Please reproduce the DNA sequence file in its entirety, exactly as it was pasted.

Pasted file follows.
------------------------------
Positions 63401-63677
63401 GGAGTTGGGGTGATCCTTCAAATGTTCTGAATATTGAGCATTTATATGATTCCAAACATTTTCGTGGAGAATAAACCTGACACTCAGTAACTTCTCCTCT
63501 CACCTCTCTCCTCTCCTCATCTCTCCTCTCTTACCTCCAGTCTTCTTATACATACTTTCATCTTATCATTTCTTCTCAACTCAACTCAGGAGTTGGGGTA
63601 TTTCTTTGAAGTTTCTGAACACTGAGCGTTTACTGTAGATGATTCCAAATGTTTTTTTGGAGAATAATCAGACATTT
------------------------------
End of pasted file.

Positions 63401-63677
63401 GGAGTTGGGGTGATCCTTCAAATGTTCTGAATATTGAGCATTTATATGATTCCAAACATTTTCGTGGAGAATAAACCTGACACTCAGTAACTTCTCCTCT
63501 CACCTCTCTCCTCTCCTCATCTCTCCTCTCTTACCTCCAGTCTTCTTATACATACTTTCATCTTATCATTTCTTCTCAACTCAACTCAGGAGTTGGGGTA
63601 TTTCTTTGAAGTTTCTGAACACTGAGCGTTTACTGTAGATGATTCCAAATGTTTTTTTGGAGAATAATCAGACATTT